One of the first changes the player notices is the pleasant surprise that all units have distinct voices and phrases when you issue your orders. Allied units were always too blandly cheerful in RA2 and monotonous in their compliance whereas in Yuri the designers have incorporated a refreshing sense of humor. For example, the Mirage Tank proclaims itself to be “Mean, green and unseen” and tells us “There’s nobody here but us trees” whilst the Prism Tank’s voice is more sinister and technocratic with its detached “Focusing light trajectory”. Likewise the Soviet tanks, my favourite being the Apocalypse, which puts your average post-millenial doom monger to shame with his biblical solemnity heralding that the end of the world is nigh for the foe. Although he is a new kid on the block, Yuri does not lag behind. His blindly obedient, brainwashed minions, the Initiates, make Stalin’s most sychophantic supporters look like rank amateurs with their total adoration. The Brute (who looks like the Incredible Hulk wearing a hippy headband, although it covers his eyes) is appropriately dim – no point entering him as a contestant on The Weakest Link, though he would quickly rid the planet of Anne Robinson to the delight of many (why the heck did they not put this in the Activision game?). The Yuri Prime, as you might expect is not one for hiding his light under a bushel, enough to give even Narcissus an inferiority complex with his “Yes, my exquisite mind” in the dulcet tones of a fin-de-siecle Viennese psychiatrist (I keep expecting him to ask the perennial “Tell me about your mother”).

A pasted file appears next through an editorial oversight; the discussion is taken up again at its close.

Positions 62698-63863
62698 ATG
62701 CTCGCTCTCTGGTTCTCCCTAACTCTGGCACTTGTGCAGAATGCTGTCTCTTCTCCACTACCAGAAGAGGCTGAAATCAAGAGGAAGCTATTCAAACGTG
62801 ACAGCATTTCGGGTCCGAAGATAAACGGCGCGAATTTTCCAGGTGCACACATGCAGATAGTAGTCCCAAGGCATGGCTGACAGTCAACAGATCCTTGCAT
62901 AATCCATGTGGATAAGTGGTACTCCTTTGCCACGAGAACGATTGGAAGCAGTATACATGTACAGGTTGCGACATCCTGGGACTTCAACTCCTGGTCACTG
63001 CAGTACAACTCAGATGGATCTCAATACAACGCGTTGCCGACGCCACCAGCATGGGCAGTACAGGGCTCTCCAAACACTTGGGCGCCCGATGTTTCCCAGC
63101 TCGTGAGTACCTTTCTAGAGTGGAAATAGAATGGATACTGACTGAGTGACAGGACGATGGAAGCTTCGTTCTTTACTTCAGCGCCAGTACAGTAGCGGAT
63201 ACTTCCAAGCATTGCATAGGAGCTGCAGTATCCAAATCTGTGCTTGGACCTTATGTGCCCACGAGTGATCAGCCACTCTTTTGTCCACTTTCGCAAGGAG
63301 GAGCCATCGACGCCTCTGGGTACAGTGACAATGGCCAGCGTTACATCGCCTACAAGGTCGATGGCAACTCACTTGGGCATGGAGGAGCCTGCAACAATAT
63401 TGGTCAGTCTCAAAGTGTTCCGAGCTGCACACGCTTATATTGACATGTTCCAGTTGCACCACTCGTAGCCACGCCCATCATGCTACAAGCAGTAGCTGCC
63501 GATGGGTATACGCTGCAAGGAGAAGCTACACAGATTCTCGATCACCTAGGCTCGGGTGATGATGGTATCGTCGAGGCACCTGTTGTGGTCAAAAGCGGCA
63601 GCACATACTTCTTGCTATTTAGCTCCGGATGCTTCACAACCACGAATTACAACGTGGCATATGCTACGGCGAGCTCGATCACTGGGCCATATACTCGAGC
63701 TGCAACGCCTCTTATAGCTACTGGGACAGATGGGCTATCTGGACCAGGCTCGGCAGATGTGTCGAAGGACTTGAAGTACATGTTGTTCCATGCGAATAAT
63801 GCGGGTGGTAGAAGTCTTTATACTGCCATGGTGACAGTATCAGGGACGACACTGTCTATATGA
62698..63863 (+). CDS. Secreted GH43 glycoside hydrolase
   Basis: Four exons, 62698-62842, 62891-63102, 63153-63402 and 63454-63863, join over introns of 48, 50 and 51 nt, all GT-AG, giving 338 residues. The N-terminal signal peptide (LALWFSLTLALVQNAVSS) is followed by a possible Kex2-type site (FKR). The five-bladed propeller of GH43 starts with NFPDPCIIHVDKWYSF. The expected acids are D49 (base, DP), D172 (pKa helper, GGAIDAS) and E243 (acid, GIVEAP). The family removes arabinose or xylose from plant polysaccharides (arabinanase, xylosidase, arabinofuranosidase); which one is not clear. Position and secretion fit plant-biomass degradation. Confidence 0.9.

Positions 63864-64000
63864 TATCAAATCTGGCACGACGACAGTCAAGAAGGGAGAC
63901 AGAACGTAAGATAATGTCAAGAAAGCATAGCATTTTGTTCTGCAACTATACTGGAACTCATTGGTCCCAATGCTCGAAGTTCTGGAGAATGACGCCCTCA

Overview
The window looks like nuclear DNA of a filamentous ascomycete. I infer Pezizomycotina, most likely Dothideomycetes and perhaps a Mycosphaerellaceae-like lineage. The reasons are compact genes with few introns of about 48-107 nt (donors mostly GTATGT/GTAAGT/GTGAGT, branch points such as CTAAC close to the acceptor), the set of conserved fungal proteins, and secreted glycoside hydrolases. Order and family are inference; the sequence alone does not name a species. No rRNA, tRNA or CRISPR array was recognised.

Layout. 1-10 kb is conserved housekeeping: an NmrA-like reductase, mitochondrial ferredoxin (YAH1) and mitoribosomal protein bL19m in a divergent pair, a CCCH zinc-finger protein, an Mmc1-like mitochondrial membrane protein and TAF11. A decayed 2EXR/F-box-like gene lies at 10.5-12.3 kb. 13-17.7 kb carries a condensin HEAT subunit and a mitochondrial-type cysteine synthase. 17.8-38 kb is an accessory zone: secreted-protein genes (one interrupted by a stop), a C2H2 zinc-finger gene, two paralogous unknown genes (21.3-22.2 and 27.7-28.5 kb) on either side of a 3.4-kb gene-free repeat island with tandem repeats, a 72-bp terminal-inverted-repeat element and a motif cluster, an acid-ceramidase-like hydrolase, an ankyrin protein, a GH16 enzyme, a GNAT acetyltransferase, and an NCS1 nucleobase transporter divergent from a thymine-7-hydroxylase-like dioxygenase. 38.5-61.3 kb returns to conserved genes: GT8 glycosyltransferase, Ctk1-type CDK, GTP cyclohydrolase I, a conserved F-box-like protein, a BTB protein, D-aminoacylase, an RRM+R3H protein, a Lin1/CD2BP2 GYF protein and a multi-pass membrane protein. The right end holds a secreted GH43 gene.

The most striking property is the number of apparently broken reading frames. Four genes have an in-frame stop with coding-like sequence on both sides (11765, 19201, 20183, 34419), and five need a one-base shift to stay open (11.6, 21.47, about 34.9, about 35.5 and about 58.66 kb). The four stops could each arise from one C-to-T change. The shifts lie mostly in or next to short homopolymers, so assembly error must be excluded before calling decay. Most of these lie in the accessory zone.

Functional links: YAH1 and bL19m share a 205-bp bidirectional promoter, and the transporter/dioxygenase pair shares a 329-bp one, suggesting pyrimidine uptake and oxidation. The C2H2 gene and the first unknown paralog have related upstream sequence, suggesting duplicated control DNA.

Each side has its own elite unit of which only one may be made at a time (unless, of course, you have a cloning vat, which gives you a spare Prime), putting an end to spectacles such as Tanya’s annual Military Academy reunion where the girls chew the fat over the merits of Uzis rather than Tupperware.